Redox-sensitive alteration of replisome architecture safeguards genome integrity

Research output: Contribution to journalJournal articleResearchpeer-review

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Redox-sensitive alteration of replisome architecture safeguards genome integrity. / Somyajit, Kumar; Gupta, Rajat; Sedlackova, Hana; Neelsen, Kai John; Ochs, Fena; Rask, Maj-Britt; Choudhary, Chunaram; Lukas, Jiri.

In: Science, Vol. 358, No. 6364, 10.11.2017, p. 797-802.

Research output: Contribution to journalJournal articleResearchpeer-review

Harvard

Somyajit, K, Gupta, R, Sedlackova, H, Neelsen, KJ, Ochs, F, Rask, M-B, Choudhary, C & Lukas, J 2017, 'Redox-sensitive alteration of replisome architecture safeguards genome integrity', Science, vol. 358, no. 6364, pp. 797-802. https://doi.org/10.1126/science.aao3172

APA

Somyajit, K., Gupta, R., Sedlackova, H., Neelsen, K. J., Ochs, F., Rask, M-B., ... Lukas, J. (2017). Redox-sensitive alteration of replisome architecture safeguards genome integrity. Science, 358(6364), 797-802. https://doi.org/10.1126/science.aao3172

Vancouver

Somyajit K, Gupta R, Sedlackova H, Neelsen KJ, Ochs F, Rask M-B et al. Redox-sensitive alteration of replisome architecture safeguards genome integrity. Science. 2017 Nov 10;358(6364):797-802. https://doi.org/10.1126/science.aao3172

Author

Somyajit, Kumar ; Gupta, Rajat ; Sedlackova, Hana ; Neelsen, Kai John ; Ochs, Fena ; Rask, Maj-Britt ; Choudhary, Chunaram ; Lukas, Jiri. / Redox-sensitive alteration of replisome architecture safeguards genome integrity. In: Science. 2017 ; Vol. 358, No. 6364. pp. 797-802.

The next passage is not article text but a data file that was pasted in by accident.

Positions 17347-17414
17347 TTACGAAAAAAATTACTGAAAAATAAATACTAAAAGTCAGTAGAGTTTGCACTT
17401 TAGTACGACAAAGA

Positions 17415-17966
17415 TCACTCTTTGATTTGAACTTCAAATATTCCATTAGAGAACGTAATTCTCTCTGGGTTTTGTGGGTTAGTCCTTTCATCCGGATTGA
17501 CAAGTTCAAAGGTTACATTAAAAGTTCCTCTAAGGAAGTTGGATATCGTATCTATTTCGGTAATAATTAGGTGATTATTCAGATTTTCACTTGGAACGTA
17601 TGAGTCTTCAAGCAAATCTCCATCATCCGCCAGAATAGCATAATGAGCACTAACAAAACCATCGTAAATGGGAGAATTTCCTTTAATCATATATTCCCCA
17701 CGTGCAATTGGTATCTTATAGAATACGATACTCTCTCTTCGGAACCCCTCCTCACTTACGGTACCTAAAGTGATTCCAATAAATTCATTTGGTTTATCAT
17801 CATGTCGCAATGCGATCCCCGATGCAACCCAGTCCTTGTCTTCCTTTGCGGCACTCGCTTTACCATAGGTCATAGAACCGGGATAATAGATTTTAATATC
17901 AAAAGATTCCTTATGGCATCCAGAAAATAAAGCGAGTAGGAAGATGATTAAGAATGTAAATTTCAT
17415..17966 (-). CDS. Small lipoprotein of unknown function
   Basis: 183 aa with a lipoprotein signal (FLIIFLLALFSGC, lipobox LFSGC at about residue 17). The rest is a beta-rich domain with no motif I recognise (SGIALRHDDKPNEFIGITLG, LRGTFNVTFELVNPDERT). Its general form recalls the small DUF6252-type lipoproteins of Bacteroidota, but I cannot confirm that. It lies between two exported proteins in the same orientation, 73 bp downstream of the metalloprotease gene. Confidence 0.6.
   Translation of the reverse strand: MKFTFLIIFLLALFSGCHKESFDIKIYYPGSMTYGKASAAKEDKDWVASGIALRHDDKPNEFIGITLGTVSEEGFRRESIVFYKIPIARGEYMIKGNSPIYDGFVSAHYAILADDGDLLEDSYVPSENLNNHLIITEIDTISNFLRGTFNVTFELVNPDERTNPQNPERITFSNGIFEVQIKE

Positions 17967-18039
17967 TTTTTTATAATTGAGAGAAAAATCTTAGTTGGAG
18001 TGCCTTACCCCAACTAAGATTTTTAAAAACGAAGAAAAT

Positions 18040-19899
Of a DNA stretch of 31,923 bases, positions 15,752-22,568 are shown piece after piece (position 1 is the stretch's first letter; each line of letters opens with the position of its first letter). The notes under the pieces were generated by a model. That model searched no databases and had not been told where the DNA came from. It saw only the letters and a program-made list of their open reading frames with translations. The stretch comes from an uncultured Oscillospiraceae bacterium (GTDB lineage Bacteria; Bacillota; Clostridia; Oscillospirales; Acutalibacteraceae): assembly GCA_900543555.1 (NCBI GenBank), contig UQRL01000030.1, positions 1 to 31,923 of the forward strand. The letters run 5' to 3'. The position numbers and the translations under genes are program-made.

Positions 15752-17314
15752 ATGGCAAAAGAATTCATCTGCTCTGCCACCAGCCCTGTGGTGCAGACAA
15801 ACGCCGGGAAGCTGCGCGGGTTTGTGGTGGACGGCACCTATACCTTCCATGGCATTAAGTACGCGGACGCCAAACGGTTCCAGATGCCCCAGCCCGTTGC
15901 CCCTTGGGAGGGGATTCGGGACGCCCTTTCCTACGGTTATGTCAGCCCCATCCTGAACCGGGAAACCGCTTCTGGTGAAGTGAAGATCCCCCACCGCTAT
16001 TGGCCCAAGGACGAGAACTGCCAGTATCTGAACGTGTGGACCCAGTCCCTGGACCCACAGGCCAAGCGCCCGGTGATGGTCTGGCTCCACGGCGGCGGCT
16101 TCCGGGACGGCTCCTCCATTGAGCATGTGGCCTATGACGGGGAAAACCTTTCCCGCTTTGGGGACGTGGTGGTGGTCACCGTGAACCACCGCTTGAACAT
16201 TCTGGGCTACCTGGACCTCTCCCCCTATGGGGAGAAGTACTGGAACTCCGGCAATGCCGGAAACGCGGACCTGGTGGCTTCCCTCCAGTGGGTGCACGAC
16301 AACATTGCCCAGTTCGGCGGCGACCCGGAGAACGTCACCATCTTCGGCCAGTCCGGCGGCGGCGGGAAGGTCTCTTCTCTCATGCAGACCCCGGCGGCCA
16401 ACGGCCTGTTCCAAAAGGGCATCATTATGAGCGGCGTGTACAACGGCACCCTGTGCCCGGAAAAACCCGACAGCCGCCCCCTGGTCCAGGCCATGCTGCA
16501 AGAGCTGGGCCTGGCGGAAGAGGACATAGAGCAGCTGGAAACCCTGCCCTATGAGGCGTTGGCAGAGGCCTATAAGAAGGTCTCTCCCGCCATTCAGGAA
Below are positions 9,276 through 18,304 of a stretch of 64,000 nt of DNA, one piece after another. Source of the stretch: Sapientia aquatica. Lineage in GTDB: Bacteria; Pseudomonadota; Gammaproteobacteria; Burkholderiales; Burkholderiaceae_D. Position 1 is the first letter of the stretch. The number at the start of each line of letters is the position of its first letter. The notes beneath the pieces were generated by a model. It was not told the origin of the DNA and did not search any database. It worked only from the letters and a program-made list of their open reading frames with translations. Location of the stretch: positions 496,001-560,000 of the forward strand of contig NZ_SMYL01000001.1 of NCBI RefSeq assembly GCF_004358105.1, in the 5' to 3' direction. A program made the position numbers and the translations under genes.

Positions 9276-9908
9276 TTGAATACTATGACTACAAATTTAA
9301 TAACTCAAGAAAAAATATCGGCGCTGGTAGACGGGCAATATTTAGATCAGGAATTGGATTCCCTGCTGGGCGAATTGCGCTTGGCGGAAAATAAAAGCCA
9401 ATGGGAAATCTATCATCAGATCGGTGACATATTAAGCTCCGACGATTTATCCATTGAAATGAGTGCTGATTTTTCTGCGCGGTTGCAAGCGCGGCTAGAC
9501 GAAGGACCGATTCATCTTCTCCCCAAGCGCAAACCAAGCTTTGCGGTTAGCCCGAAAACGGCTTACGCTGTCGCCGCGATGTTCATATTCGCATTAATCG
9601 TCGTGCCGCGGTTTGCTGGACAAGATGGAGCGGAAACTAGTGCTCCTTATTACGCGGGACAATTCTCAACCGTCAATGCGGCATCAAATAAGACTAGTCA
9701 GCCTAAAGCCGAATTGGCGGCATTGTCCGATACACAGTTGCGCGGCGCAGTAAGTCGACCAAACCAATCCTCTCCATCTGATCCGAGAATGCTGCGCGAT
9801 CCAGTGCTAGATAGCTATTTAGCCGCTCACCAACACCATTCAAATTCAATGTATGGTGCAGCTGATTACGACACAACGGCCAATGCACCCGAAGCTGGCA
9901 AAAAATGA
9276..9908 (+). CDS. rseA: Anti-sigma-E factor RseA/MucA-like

Bibtex

@article{c148dd3f345945d58f1fd85877f2ebef,
title = "Redox-sensitive alteration of replisome architecture safeguards genome integrity",
abstract = "DNA replication requires coordination between replication fork progression and deoxynucleotide triphosphate (dNTP)-generating metabolic pathways. We find that perturbation of ribonucleotide reductase (RNR) in humans elevates reactive oxygen species (ROS) that are detected by peroxiredoxin 2 (PRDX2). In the oligomeric state, PRDX2 forms a replisome-associated ROS sensor, which binds the fork accelerator TIMELESS when exposed to low levels of ROS. Elevated ROS levels generated by RNR attenuation disrupt oligomerized PRDX2 to smaller subunits, whose dissociation from chromatin enforces the displacement of TIMELESS from the replisome. This process instantly slows replication fork progression, which mitigates pathological consequences of replication stress. Thus, redox signaling couples fluctuations of dNTP biogenesis with replisome activity to reduce stress during genome duplication. We propose that cancer cells exploit this pathway to increase their adaptability to adverse metabolic conditions.",
author = "Kumar Somyajit and Rajat Gupta and Hana Sedlackova and Neelsen, {Kai John} and Fena Ochs and Maj-Britt Rask and Chunaram Choudhary and Jiri Lukas",
note = "Copyright {\circledC} 2017 The Authors, some rights reserved; exclusive licensee American Association for the Advancement of Science. No claim to original U.S. Government Works.",